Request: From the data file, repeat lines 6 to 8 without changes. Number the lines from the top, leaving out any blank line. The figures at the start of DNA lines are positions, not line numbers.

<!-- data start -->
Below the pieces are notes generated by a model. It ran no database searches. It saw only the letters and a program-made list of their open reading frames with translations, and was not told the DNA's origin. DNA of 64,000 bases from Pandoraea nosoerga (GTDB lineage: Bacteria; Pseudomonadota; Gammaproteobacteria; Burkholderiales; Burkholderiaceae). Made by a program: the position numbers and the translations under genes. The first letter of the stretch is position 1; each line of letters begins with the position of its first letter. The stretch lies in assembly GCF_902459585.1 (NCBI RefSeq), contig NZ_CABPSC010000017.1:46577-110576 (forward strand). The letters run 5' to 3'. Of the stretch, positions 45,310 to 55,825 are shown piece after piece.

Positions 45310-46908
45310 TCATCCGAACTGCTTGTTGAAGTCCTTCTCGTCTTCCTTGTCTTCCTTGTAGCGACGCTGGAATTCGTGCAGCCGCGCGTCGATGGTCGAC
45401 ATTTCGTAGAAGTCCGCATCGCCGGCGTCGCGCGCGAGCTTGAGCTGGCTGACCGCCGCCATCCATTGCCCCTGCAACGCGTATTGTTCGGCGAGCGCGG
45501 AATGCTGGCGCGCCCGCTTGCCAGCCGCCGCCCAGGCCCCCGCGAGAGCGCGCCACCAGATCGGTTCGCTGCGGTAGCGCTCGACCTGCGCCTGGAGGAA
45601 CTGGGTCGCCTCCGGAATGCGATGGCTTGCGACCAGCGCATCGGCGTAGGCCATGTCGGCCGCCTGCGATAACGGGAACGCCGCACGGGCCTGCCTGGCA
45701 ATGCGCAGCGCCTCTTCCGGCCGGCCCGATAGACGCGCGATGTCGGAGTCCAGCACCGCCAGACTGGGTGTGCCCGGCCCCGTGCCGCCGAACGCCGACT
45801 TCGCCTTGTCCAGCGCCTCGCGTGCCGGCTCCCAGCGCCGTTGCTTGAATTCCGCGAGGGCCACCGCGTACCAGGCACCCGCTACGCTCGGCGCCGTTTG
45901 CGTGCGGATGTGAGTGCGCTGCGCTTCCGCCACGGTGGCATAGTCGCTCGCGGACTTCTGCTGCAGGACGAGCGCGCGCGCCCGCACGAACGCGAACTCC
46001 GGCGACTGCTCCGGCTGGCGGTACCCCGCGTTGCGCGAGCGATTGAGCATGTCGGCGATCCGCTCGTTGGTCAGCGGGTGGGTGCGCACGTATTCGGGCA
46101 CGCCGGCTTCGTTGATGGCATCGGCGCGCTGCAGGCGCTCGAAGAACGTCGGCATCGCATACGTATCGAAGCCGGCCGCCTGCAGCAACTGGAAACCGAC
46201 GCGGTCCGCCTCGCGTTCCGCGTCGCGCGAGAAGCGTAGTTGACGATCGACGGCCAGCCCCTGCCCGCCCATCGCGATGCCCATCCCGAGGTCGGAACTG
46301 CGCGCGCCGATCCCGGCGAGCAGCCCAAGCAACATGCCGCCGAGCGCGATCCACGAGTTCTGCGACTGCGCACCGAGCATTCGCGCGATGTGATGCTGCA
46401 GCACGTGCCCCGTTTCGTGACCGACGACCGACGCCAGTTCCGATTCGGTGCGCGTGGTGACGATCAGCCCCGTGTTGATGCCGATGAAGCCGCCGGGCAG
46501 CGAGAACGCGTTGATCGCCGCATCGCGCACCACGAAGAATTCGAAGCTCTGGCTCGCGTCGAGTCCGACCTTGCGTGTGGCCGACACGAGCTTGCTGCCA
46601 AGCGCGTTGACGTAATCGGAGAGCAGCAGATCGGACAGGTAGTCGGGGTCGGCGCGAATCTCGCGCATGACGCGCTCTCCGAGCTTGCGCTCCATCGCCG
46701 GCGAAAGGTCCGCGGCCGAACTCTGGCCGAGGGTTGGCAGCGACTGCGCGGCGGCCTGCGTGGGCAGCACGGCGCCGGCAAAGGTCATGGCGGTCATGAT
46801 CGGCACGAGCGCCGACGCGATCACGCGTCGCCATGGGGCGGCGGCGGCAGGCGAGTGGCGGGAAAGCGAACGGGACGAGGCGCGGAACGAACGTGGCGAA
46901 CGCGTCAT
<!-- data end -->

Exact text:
45601 CTGGGTCGCCTCCGGAATGCGATGGCTTGCGACCAGCGCATCGGCGTAGGCCATGTCGGCCGCCTGCGATAACGGGAACGCCGCACGGGCCTGCCTGGCA
45701 ATGCGCAGCGCCTCTTCCGGCCGGCCCGATAGACGCGCGATGTCGGAGTCCAGCACCGCCAGACTGGGTGTGCCCGGCCCCGTGCCGCCGAACGCCGACT
45801 TCGCCTTGTCCAGCGCCTCGCGTGCCGGCTCCCAGCGCCGTTGCTTGAATTCCGCGAGGGCCACCGCGTACCAGGCACCCGCTACGCTCGGCGCCGTTTG